May 21, 2020 Posted by | avant garde music, classical music, Music, music, concert, review, Reviews | , , , , , , , , , , , , , , , , | Leave a comment

Dusky, Enveloping Ambience and a West Village Album Release Show by Cellist Clarice Jensen

Clarice Jensen has been one of the prime movers of the New York scene in new classical music for over a decade, both as a cellist and as artistic director of the American Contemporary Music Ensemble. But she’s also a composer. Her long awaited, atmospheric solo debut album, For This From That Will Be Filled is streaming at Bandcamp. She’s playing the release show with a typically stellar cast this Friday night, March 13 at 8 PM at the Tenri Institute; cover is $25.

The album’s ten-minute opening epic, BC, is a co-write with the late film composer Jóhann Jóhannsson. Its slowly shifting, hypnotic series of tectonic sheets and simple chords drifts through the sonic picture, sometimes with subtle doppler, backward-masked or pitch-shifting effects. The encroaching unease of Anna Thorvaldsdottir’s work comes to mind.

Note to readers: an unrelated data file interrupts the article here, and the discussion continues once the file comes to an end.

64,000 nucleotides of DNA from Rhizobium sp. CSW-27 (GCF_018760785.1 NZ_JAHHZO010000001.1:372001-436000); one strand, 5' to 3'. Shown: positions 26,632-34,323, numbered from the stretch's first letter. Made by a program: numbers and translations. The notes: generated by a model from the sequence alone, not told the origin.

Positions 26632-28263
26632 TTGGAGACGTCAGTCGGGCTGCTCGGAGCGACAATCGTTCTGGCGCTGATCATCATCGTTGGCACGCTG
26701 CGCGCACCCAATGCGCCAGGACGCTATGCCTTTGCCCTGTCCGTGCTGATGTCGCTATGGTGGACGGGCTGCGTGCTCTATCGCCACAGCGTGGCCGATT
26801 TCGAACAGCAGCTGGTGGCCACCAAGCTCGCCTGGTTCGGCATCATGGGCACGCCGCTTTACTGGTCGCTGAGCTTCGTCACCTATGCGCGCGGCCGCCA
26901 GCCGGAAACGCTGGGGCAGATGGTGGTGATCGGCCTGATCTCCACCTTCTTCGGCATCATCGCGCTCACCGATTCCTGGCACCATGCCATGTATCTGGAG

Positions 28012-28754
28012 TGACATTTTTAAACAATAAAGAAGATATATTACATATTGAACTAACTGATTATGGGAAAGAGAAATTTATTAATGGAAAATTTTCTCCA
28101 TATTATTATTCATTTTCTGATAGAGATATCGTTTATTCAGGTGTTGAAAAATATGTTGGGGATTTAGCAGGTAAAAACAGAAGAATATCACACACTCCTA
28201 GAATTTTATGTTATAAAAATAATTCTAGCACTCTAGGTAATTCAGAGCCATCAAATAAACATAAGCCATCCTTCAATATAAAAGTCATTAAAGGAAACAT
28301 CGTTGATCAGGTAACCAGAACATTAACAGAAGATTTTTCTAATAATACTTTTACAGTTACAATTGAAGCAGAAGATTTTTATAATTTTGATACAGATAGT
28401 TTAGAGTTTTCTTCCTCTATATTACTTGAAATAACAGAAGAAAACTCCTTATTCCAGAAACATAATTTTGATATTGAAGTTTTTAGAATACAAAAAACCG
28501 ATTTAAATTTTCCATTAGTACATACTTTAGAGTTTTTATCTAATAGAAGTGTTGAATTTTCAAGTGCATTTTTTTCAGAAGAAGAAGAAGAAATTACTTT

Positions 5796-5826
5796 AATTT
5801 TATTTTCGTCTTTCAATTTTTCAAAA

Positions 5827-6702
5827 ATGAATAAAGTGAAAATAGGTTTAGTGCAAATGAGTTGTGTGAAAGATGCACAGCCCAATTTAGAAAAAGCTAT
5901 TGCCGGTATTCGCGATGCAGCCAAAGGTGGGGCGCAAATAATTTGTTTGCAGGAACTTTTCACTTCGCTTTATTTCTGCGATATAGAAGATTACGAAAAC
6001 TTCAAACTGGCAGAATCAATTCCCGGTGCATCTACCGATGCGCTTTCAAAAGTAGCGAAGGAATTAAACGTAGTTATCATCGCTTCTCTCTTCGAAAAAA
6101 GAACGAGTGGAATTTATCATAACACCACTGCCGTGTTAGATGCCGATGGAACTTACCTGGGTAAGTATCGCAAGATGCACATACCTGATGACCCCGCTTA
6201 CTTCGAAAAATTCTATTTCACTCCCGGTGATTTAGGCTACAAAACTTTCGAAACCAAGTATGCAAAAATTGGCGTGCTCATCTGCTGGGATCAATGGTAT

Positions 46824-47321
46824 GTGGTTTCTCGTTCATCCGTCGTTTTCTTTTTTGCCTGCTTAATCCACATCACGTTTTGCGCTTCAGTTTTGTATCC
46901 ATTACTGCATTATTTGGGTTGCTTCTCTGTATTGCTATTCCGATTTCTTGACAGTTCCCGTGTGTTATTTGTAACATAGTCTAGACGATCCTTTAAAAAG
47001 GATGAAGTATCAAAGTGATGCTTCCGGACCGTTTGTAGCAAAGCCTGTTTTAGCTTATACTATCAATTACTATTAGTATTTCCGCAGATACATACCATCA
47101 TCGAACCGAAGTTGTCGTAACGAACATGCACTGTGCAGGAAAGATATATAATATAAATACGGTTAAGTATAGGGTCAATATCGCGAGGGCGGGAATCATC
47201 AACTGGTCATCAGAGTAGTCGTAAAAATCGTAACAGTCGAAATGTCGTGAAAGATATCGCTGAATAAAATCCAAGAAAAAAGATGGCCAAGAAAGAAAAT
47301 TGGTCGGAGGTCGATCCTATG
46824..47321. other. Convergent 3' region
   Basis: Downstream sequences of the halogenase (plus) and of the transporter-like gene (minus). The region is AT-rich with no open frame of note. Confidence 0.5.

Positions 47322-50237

Awash in low, sitar-like drones, keening harmonics, pulsing echo effects and circling oscillations, Cello Constellations, by Michael Harrison comes across as a more stately take on Brian Jones-style loopmusic – or Brian Eno in darkly enigmatic mode. The unexpected coda packs such a punch that it’s too good to give away.

The opening echoes and textures of Jensen’s title diptych – a Dag Hammarskjold reference – are much more icily otherworldly. Here she begins to sound more like a one-woman orchestra. In the second part, Jensen blends Eno-esque layers amid a gathering storm that recalls Gebhard Ullmann‘s rumbling multi-bass adventures in ambient music as much as it does Bach cello suites. Those who gravitate toward both the calmer and more psychedelic fringes of the new music world have a lot to savor here.

March 10, 2020 Posted by | avant garde music, Music, music, concert, review, Reviews | , , , , , , , , , , , , , , , , , , , , | Leave a comment

Catchy, Edgy Themes and Contrasting Textures From Big Dog Little Dog